The Kabul Museum is also undergoing extensive renovation. The museum, which once housed the most comprehensive record of Central Asian history, was bombed numerous times throughout the nineties, causing extensive damage to the collection. Despite efforts by the United Nations and devoted museum staff to protect the remaining collection, thousands of antiquities were plundered for the illegal antiquities trade.

Etched into the dappled sandstone of the Bamiyan mountains are the faint remains of the once colossal Buddha statues that silently watched over the Bamiyan Valley for years.

Recent efforts in the region hope to restore their magnitude and reintroduce their cultural significance. The statues, which took Buddhist monks several decades to construct, date back to the 3rd and 4th century. Composed of mud-and-straw plaster and stucco, the Buddhas also harbored a variety of frescoes that decorated the walls in their vicinity. Until the 9th century, Bamiyan was a thriving Buddhist metropolis.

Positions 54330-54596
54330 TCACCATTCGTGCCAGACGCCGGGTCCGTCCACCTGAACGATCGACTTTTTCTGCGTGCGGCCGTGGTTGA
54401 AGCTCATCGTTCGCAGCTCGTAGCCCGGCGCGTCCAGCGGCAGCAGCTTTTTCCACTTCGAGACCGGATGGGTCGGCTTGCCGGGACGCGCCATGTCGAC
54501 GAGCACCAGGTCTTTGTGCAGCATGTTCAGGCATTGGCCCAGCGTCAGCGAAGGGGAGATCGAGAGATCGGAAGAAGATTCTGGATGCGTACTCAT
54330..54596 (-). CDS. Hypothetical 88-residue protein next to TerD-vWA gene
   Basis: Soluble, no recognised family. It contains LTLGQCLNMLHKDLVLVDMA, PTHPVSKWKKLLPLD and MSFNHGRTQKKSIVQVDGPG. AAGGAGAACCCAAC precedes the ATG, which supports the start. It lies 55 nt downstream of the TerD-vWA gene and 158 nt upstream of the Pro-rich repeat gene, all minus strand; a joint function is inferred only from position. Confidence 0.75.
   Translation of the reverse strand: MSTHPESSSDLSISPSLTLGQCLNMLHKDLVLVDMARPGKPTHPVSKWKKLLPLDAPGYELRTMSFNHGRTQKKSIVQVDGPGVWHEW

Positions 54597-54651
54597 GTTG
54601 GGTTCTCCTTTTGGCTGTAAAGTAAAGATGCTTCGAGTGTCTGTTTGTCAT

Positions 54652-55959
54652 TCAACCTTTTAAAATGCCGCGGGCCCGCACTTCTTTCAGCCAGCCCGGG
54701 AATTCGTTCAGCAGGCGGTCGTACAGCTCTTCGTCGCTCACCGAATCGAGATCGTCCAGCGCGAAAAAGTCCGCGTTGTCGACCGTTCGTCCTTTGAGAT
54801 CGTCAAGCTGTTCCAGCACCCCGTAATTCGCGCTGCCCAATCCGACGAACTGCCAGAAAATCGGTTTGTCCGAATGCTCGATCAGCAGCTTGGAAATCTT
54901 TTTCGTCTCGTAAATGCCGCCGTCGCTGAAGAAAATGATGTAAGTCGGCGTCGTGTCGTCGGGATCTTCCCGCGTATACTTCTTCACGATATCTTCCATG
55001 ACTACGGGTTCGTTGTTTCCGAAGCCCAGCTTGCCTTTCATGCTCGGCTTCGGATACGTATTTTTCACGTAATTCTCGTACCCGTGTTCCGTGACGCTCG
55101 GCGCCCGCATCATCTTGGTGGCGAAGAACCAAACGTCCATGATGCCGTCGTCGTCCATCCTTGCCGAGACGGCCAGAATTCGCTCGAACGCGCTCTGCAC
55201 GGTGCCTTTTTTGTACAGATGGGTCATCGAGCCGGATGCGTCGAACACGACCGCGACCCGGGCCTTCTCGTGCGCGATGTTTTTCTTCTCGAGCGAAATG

Lying along the Silk Road, the area was frequented by many travelers who traversed the famous trade route linking China, Central Asia and Europe. The structures, though over 1, years old, were remarkably resilient to demolition. The Taliban required several weeks of bombings to finally crumble the monuments, which they deemed idolatrous and un-Islamic. Beneath the shards of detonated bombs and rubble, archaeologists and other experts are attempting to gather and reassemble parts of the statues.